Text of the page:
[Buildbot-devel] the aftermath (was Re: SF bay area get-together?)

Robert Helmer robert at roberthelmer.com
Sun Jul 27 19:47:07 UTC 2008

On Sat, Jul 26, 2008 at 4:14 AM, Axel Hecht <l10n.moz at googlemail.com> wrote:

> 2008/7/25 john gale <john at smadness.com>:
> >
> > On Jul 25, 2008, at 1:17 PM, Robert Helmer wrote:
> >
> >> * using sqlite as backend (instead of current pickle-to-file method)
> >
> >
> >
> > As discussed last night, I think lots of projects can get started as
> > soon as the build result data is in sqlite.  Custom UI front ends can
> > then be written (for the management "green light" / "red light"
> > problem) very easily (and in our choice of language :)
> >
> I'd suggest to not lock ourselves in to sqlite. While that's cool for
> smaller projects, and in order to be able to just start things up, I'd
> rather have the choice to separate the master from the db. Like, one
> of the reasons to not use the web display of the master is to protect
> the precious one from external evil doers. Having a way to access the
> database remotely is one way to do that. Not to mention that one could
> drop in something more scalable if required.

This was discussed too! I neglected to mention, sorry.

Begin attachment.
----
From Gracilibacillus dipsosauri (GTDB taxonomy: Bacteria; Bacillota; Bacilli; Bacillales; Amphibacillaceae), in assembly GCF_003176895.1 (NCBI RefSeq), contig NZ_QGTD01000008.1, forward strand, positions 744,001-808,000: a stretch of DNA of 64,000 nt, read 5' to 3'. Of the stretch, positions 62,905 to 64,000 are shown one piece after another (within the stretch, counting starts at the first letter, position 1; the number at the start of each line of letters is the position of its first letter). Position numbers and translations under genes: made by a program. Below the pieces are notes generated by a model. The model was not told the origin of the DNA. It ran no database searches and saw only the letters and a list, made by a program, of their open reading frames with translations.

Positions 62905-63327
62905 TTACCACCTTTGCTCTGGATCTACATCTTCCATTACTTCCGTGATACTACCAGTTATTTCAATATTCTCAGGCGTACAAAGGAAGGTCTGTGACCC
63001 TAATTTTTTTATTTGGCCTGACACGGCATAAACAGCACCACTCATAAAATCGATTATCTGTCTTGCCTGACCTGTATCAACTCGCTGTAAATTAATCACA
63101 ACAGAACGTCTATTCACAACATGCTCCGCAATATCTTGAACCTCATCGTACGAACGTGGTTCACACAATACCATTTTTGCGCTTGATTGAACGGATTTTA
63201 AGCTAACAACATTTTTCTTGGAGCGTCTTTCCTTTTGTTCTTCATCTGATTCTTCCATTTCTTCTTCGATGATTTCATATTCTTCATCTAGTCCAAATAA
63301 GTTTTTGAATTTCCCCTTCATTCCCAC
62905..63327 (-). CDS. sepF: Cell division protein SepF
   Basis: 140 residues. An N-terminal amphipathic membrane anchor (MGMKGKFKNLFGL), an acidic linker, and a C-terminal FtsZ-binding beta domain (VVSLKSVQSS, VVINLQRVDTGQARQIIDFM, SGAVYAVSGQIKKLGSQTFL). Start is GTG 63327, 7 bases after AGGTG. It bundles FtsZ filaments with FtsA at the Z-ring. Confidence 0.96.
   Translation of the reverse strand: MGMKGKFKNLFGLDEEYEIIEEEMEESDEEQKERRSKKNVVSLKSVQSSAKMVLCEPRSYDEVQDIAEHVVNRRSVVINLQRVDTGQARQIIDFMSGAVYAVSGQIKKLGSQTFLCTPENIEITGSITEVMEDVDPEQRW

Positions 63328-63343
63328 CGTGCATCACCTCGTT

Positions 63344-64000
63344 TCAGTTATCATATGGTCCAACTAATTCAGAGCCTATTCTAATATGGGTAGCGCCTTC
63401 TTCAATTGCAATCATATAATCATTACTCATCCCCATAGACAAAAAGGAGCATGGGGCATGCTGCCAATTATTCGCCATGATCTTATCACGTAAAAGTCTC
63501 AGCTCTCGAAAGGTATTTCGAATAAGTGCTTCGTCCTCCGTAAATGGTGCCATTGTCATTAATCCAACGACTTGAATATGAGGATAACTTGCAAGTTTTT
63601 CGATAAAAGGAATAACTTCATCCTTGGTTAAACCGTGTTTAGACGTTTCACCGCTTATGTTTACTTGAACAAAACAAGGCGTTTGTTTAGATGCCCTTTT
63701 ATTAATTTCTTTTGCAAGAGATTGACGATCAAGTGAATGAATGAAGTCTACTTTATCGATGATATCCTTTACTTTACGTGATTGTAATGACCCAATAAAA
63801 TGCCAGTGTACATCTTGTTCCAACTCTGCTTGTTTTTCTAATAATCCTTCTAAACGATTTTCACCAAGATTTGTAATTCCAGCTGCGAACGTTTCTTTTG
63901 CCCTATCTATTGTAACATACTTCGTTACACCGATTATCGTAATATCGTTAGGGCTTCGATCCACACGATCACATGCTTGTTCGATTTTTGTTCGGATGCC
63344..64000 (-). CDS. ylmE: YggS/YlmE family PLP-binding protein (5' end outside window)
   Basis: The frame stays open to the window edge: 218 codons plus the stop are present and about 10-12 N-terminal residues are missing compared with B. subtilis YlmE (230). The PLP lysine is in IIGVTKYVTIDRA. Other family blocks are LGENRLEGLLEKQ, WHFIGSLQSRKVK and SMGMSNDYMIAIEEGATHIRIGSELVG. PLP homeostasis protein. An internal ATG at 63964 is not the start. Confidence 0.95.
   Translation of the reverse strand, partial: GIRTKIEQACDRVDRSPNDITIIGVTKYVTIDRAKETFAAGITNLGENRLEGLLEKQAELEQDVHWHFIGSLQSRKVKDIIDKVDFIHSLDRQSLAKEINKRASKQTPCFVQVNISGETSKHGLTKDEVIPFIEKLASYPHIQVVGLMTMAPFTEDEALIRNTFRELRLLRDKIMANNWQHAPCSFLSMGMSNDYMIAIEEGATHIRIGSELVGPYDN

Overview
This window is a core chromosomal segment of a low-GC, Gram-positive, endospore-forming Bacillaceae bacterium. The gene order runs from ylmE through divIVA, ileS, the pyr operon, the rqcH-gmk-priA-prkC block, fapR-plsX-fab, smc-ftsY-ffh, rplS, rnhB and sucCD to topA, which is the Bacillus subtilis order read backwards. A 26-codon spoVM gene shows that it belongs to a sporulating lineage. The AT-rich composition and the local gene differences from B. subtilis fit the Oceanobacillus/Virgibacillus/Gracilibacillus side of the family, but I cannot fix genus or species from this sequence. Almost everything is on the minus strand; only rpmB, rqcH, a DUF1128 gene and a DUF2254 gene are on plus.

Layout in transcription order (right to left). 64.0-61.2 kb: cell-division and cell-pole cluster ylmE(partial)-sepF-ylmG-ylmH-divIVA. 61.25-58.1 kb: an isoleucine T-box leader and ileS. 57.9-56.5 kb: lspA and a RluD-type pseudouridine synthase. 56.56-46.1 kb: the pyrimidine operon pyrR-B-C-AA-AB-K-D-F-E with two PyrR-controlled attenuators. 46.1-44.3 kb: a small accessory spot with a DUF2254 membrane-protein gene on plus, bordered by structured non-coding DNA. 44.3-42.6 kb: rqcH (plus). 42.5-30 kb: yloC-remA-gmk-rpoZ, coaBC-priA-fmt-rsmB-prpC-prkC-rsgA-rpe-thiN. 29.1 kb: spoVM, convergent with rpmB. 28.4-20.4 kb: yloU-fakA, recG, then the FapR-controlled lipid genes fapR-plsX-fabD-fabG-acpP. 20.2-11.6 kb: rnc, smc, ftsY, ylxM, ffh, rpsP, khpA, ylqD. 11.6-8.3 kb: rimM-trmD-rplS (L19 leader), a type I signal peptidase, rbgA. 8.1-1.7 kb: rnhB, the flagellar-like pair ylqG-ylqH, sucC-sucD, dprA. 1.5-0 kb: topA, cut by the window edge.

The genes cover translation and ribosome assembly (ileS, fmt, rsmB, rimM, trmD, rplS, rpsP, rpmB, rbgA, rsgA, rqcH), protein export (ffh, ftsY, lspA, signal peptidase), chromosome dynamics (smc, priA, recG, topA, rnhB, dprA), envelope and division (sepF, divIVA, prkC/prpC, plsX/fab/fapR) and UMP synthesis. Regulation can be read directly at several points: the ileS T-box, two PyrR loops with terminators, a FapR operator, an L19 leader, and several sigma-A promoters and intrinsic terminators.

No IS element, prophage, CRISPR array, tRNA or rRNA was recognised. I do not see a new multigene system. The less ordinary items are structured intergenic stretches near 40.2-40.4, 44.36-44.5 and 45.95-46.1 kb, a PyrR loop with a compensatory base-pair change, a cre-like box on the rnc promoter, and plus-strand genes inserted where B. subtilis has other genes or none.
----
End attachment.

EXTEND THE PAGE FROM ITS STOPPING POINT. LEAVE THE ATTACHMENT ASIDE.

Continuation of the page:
What are good practical ways to do this separation? I've been playing with
SQLAlchemy lately and it seems quite good, hopefully others have more
real-world experience though.. seems like you can take-or-leave a lot of the
ORM stuff, I am hoping to use it to abstract some of the database
differences so I don't have to have a ton of custom SQL for each major

Also, Twisted has an RDBMS connector, I guess most DB APIs are blocking so
they won't really work well with Twisted:


I don't think this would help with regard to writing a ton of custom SQL,
this just gets you to the DB-API.

Axiom provides an ORM layer but looks like it only supports SQLite and no
concurrency to date.

As far as I can tell from some quick Google searches, the only viable way to
do this today is to use Twisted's RDBMS and have your Twisted app explicitly
support each database, which doesn't sound like a ton of fun :)

If that's the case, SQLite seems like a good place to start at least. Like I
said though, hopefully others can school me on this, and it's not so bleak
as I've made out :P
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